As we’ve written elsewhere at BallNine, the days of “buying a World Series” are over. That doesn’t mean owners shouldn’t try to improve their teams at the trade deadline; but it does mean perennial big spenders don’t necessarily convert anymore to perennial championship winners.

The Orioles are smart and motivated, and they are very busy showcasing their pipeline of talent despite occupying a seat in what most would call the toughest division in the league. Even last season, the beginnings of that potential were visible.

Aaron Hicks #34 of the Baltimore Orioles celebrates with Anthony Santander #25 after scoring the go-ahead run in the tenth inning against the Tampa Bay Rays at Tropicana Field on July 20, 2023 in St Petersburg, Florida. The Baltimore Orioles defeated the Tampa Bay Rays 4-3. (Photo by Julio Aguilar/Getty Images)

This year, however, the O’s have really turned it on. Their roster is in the middle of the pack in terms of average age, signifying they aren’t so young that they’re still learning how to play at the major league level, while at the same time they aren’t so old that they can’t dash down to first base with the best of them.

Their coaching staff isn’t replete with the familiar names and faces you’ve seen over the years with multiple other teams. But they sure seem effective at getting the most out of their players.

With Brandon Hyde as manager, the coaching staff includes Fredi Gonzalez as bench coach, Anthony Sanders as first base coach, Tony Mansolino as third base coach, Ryan Fuller and Matt Borgschulte as co-hitting coaches/instructors, Chris Holt as the main pitching coach, and Darren Holmes as assistant pitching coach. There are, of course, other coaches on the staff as well – but you get a sense from all the names that the Orioles are after quality, and not fame and high profiles, in making their coaching hires.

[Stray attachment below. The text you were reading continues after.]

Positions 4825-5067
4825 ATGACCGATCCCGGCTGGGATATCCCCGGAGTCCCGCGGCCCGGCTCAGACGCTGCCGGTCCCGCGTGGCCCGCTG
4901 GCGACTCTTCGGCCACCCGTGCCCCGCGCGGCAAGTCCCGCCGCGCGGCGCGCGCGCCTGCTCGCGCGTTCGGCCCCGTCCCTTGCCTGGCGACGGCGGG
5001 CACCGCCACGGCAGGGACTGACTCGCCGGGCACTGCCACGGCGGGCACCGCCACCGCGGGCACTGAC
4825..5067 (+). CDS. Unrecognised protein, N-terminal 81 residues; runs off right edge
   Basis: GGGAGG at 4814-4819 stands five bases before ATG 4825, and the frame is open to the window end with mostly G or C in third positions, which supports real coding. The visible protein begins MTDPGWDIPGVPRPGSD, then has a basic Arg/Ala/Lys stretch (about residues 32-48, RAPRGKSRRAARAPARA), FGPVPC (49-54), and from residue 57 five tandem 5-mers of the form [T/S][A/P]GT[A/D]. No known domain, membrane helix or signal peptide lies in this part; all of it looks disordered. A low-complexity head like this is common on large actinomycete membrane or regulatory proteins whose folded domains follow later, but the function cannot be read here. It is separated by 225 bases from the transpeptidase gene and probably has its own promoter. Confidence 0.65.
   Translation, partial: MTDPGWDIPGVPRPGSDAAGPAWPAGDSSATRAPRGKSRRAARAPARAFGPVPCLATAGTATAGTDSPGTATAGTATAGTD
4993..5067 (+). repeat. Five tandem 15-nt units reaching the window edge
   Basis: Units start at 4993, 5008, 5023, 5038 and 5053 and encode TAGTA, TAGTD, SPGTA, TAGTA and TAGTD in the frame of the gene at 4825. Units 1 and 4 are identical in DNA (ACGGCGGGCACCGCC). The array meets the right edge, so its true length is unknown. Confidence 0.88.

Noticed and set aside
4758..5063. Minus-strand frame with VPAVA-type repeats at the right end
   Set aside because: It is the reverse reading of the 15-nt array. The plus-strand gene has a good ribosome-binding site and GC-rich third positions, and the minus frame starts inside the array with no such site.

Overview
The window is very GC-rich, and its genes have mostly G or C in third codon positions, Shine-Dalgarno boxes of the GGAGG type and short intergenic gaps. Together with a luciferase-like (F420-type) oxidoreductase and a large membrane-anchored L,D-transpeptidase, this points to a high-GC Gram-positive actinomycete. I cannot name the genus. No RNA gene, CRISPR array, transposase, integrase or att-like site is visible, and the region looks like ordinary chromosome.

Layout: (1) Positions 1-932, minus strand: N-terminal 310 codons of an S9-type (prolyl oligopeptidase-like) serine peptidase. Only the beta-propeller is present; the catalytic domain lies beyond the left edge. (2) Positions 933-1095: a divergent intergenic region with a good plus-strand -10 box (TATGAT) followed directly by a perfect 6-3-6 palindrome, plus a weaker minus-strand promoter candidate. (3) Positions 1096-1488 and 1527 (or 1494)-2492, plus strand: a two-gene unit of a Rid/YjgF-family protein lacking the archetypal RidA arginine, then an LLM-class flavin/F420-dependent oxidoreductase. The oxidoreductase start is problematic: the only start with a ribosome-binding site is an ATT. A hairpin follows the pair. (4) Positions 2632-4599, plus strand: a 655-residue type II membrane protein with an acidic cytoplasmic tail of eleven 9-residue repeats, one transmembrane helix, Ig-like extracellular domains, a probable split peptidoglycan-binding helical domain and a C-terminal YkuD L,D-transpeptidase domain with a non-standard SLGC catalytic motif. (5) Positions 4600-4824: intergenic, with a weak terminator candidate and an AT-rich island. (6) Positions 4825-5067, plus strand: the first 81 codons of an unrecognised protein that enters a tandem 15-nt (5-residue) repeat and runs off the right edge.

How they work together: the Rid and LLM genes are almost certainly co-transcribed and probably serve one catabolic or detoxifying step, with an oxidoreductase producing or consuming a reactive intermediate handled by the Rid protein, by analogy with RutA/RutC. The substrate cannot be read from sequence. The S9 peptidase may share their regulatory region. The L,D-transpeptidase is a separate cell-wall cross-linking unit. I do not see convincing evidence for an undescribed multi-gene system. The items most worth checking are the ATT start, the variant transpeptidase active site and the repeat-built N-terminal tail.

As of Monday, the Orioles were in first place in the AL East with a 61-38 record, two games up on the Tampa Bay Rays. Four Orioles were All-Stars this year: Adley Rutschman, Austin Hays, Felix Bautista, and Yenier Cano. Cedric Mullins, though not a 2023 All-Star, was a bright spot for this team even prior to 2023, and heralded what the O’s might become over the past couple of years.

There’s a wealth of talent and potential at Camden Yards, and the other teams in the American League East might have to deal with a worthy contender in Baltimore for years to come. So keep an eye on this developing team – and meanwhile, you might want to consider visiting Baltimore for more than just the crab cakes and Fort McHenry.

BallNine's fearless editor. Sports addict who's lived on both coasts (though loyal to her hometown New York City teams). Writer of many articles on education. Speaker of little bits of many languages.